A former engineer who worked on the early keyboard for iPhone explains why the software does not automatically correct common dirty words as you type them and instead offers lame suggestions, such as “duck” and “ducking”.
Just as soon as Apple corrects the bug that caused “i” to autocorrect to “A[?]”, there appears to be yet another one popping up. Several users are reporting that “it” is sometimes being auto-corrected to “I.T.” in iOS 11.
There probably isn’t a single iPhone user on this planet that hasn’t experienced the “joys” of the Auto-Correction feature interfering with their messaging. Auto-Correction mistakes often produce hilarious miscommunications (there’s a website for that).
Whether or not you’re a heavy typist, you’ll appreciate that Apple’s been researching ways to improve Auto-Correction, according to a patent application that surfaced yesterday in the United States Patent and Trademark Office’s (USPTO) database.
Cryptically titled “Device, method and graphical user interface for visible and interactive corrected content,” it envisions highlighting auto-corrected words in an iMessage for the recipient and a built-in Messages feature for streamlining the process of clarifying what the sender meant.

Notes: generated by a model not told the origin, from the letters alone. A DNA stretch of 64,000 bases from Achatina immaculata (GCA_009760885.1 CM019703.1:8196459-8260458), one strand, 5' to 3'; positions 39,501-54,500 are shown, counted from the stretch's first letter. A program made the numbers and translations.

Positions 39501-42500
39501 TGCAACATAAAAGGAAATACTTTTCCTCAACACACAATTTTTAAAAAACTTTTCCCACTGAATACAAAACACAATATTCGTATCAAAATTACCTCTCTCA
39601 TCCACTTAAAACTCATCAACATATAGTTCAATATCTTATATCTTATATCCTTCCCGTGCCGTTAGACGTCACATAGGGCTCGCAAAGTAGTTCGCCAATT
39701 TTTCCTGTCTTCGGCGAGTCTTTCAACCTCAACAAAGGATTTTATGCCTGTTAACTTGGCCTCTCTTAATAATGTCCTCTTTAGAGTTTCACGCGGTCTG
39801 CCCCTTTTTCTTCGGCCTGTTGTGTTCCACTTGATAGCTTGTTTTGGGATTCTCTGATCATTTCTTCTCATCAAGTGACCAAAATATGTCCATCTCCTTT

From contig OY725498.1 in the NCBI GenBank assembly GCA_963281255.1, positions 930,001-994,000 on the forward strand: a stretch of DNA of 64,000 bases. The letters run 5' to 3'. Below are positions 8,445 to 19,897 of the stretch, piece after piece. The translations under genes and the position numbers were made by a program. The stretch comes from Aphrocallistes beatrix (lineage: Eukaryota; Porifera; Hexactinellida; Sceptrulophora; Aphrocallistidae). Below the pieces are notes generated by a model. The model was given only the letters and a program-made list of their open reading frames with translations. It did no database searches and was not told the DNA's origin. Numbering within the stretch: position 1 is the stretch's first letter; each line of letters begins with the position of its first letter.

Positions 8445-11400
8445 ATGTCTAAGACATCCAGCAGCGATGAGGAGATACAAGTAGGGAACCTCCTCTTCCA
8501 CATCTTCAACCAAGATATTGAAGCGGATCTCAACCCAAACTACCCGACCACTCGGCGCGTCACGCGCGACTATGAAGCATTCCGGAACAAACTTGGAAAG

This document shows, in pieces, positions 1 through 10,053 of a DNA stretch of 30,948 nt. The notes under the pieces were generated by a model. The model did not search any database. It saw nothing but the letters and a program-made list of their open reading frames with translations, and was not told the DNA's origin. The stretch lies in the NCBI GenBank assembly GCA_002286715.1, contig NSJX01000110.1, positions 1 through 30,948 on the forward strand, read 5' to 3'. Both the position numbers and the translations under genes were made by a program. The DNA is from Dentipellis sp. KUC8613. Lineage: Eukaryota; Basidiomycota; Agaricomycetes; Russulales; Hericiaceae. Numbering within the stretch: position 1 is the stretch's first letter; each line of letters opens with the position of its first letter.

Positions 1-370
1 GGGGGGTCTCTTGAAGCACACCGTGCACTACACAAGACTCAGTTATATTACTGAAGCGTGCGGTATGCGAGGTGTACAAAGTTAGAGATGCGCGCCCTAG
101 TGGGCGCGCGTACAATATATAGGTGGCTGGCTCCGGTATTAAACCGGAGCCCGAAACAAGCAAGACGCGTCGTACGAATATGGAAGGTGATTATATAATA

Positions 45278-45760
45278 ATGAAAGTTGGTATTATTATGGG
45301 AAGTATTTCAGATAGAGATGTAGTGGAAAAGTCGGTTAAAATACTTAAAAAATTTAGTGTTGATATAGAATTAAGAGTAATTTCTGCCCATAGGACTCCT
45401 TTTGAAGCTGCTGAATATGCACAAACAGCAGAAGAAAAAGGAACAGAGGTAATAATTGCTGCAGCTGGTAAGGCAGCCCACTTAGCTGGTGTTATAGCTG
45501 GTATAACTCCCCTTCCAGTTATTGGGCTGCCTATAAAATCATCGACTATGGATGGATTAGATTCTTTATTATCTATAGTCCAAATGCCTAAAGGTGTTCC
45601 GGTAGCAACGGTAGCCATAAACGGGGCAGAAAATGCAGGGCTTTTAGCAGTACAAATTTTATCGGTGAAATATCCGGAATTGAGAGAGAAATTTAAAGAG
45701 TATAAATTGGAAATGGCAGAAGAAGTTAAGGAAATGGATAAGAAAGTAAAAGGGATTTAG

Like your iPhone or iPad, your Mac has an auto-correction feature that automatically corrects any misspelled words, which can be an inconvenience to some people. In this post, you will learn how to disable your Mac’s built-in Auto-Correction feature and regain control of what you type.
Though the Auto-Correction feature is indispensable, it can be quite a nuisance if your choice of words, your writing style, or vocabulary exceeds iOS’s built-in dictionary. This tutorial will to teach you how to turn off suggested corrections for common misspellings throughout iOS.
Apple’s implementation of auto-correct in iOS has long been the subject of criticism. When it works, it works, but it has the reputation of being inconsistent. Sometimes it won’t notice slight misspellings of a word, and others it’ll offer wrong suggestions.
And apparently there’s a handful of words that auto-correct won’t touch at all. The Daily Beast recently ran a few low-grade, in-house tests on the feature, and it found that there are at least 12 often-used, ‘hot button’ terms it seems to purposely ignore…